A row of terraced houses in London

Autumn Statement: what changes have been announced?

Chancellor Jeremy Hunt delivered his Autumn Statement to parliament today, announcing a deadline on stamp duty cuts, changes to council tax, and an end to the current energy price cap from April 2023.

We take a closer look at how these changes might impact you if you’re a home-owner, renter, or planning to move.

Stamp duty cuts to remain in place — but only until March 2025

The Chancellor confirmed that the stamp duty cuts announced in September will remain in place to support the housing market over the next two years. But he announced that the savings will come to an end on 31 March 2025.

In September, the price level at which stamp duty is payable on a home purchase was raised from £125,000 to £250,000 in England and Northern Ireland. And first-time buyers now pay no stamp duty at all when buying a home priced up to £425,000, which was previously capped at £300,000. This means first-time buyers can save up to £6,250 until March 2025.

Our property expert Tim Bannister says that because the clock is now ticking on potential stamp duty savings, it will bring a bit more urgency for people trying to get on the property ladder, or planning a move to a bigger home, in the next few years.

He says: “As the stamp duty cuts will still be in place for a couple of years, I don’t foresee a significant number of people bringing their plans forward to 2023, especially due to current affordability challenges. But we may see a jump in new sellers towards the end of next year, and into 2024, to ensure they can move in time.

“The time it takes to buy and sell a home is currently over six months, meaning people will need to be well on their way by late summer 2024 to make sure they don’t miss out on the savings.”

However, because the current savings are lower than the stamp duty holiday of 2020, mortgage rates and house prices are likely to have a much bigger impact on the number of people moving home next year.

You can use our stamp duty calculator to work out how much stamp duty you’ll pay

READ MORE: How has stamp duty changed?

Typical household energy bills to rise from April 2023

The Energy Price Guarantee was introduced at the start of October this year as energy costs soared by up to 80%. It limits the amount households can be charged per unit of gas or electricity. The government is supplementing the cost until April 2023. There’s also a £400 discount off energy bills currently being applied in instalments over the winter months.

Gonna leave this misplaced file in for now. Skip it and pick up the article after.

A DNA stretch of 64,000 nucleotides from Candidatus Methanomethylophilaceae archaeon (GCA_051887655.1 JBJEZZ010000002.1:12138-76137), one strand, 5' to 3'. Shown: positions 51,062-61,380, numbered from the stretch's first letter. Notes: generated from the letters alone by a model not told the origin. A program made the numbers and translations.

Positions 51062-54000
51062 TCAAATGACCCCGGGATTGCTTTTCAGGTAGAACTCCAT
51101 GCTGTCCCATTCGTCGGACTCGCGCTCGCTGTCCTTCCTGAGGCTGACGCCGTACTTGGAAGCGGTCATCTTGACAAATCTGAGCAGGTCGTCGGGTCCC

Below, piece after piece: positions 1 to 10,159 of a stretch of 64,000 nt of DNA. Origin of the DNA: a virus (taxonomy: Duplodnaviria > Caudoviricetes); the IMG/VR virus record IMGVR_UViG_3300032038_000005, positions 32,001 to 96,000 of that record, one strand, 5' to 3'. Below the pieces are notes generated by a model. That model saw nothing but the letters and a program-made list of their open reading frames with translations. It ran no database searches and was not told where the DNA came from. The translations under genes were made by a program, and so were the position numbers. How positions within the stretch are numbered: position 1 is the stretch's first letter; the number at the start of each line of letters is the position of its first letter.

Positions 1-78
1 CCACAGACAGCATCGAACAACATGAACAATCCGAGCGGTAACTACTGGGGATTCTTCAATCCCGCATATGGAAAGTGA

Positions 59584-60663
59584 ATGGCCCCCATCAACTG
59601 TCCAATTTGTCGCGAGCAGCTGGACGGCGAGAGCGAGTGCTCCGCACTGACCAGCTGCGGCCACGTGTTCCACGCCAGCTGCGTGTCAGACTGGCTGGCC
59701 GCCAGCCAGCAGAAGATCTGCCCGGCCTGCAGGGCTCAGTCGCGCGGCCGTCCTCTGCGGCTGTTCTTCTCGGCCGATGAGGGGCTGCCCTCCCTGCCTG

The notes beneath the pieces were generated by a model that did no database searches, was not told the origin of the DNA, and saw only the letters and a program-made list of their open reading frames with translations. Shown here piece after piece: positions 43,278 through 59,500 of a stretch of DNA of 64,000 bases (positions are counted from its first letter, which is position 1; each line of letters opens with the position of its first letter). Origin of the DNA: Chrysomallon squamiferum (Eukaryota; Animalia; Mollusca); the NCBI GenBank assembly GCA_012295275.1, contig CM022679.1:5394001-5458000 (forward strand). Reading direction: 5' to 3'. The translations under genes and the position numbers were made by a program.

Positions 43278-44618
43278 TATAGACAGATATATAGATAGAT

Today it was announced that this help for energy bills will continue, but at a reduced level for 12 months, from April next year.

The price cap has meant that typical households pay the equivalent of £2,500 on their energy bills a year. Today’s announcement means typical household bills are set to rise back up to £3,000 from April next year. The cap doesn’t limit how much you’ll pay, so if you use more energy than a typical household, your bills are likely to be higher.

How might Council Tax change in your area?

The areas in England with the highest council tax rates could see the biggest increases in monthly payments over the coming years.

Today, the government revealed it will allow local authorities in England to raise council tax by 5% without the need for a referendum. Previously, councils had to put planned increases of more than 2% up to a public vote.

Local Authority Council Tax (Band D)
Council Tax (Band D)
2022/23 +5%
Rutland £2,300 £2,415
Nottingham £2,294 £2,409
Dorset £2,290 £2,405
Lewes £2,281 £2,396
Wealden £2,252 £2,365

READ MORE: Why have house prices fallen?

The header image for this article is provided courtesy of Dexters, Shepherds Bush

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